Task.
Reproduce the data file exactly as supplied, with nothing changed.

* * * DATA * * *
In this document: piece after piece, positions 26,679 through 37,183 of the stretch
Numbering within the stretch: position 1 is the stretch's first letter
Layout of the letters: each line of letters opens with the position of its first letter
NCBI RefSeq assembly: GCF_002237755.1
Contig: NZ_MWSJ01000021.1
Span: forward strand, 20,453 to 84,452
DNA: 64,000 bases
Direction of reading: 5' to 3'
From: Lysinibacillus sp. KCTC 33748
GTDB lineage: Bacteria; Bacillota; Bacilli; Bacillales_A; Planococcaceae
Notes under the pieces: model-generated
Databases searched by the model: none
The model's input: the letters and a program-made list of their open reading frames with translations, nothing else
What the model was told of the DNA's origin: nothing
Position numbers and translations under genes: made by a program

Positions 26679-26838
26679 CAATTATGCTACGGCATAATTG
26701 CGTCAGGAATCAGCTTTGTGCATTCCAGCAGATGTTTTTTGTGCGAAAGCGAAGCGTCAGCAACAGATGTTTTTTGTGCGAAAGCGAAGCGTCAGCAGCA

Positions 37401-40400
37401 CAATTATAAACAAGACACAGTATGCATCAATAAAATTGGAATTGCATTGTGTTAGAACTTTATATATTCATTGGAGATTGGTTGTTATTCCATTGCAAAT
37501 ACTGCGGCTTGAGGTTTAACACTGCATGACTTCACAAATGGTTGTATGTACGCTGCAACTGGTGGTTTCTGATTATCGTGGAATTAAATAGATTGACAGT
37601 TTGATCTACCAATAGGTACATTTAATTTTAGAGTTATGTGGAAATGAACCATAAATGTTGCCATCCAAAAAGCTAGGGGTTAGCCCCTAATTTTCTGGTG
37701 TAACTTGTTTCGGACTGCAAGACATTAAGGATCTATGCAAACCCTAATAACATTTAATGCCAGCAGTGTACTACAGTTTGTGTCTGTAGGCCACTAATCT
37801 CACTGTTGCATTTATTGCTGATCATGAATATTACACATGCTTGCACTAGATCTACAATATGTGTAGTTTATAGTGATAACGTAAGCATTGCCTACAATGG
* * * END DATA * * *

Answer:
In this document: piece after piece, positions 26,679 through 37,183 of the stretch
Numbering within the stretch: position 1 is the stretch's first letter
Layout of the letters: each line of letters opens with the position of its first letter
NCBI RefSeq assembly: GCF_002237755.1
Contig: NZ_MWSJ01000021.1
Span: forward strand, 20,453 to 84,452
DNA: 64,000 bases
Direction of reading: 5' to 3'
From: Lysinibacillus sp. KCTC 33748
GTDB lineage: Bacteria; Bacillota; Bacilli; Bacillales_A; Planococcaceae
Notes under the pieces: model-generated
Databases searched by the model: none
The model's input: the letters and a program-made list of their open reading frames with translations, nothing else
What the model was told of the DNA's origin: nothing
Position numbers and translations under genes: made by a program

Positions 26679-26838
26679 CAATTATGCTACGGCATAATTG
26701 CGTCAGGAATCAGCTTTGTGCATTCCAGCAGATGTTTTTTGTGCGAAAGCGAAGCGTCAGCAACAGATGTTTTTTGTGCGAAAGCGAAGCGTCAGCAGCA

Positions 37401-40400
37401 CAATTATAAACAAGACACAGTATGCATCAATAAAATTGGAATTGCATTGTGTTAGAACTTTATATATTCATTGGAGATTGGTTGTTATTCCATTGCAAAT
37501 ACTGCGGCTTGAGGTTTAACACTGCATGACTTCACAAATGGTTGTATGTACGCTGCAACTGGTGGTTTCTGATTATCGTGGAATTAAATAGATTGACAGT
37601 TTGATCTACCAATAGGTACATTTAATTTTAGAGTTATGTGGAAATGAACCATAAATGTTGCCATCCAAAAAGCTAGGGGTTAGCCCCTAATTTTCTGGTG
37701 TAACTTGTTTCGGACTGCAAGACATTAAGGATCTATGCAAACCCTAATAACATTTAATGCCAGCAGTGTACTACAGTTTGTGTCTGTAGGCCACTAATCT
37801 CACTGTTGCATTTATTGCTGATCATGAATATTACACATGCTTGCACTAGATCTACAATATGTGTAGTTTATAGTGATAACGTAAGCATTGCCTACAATGG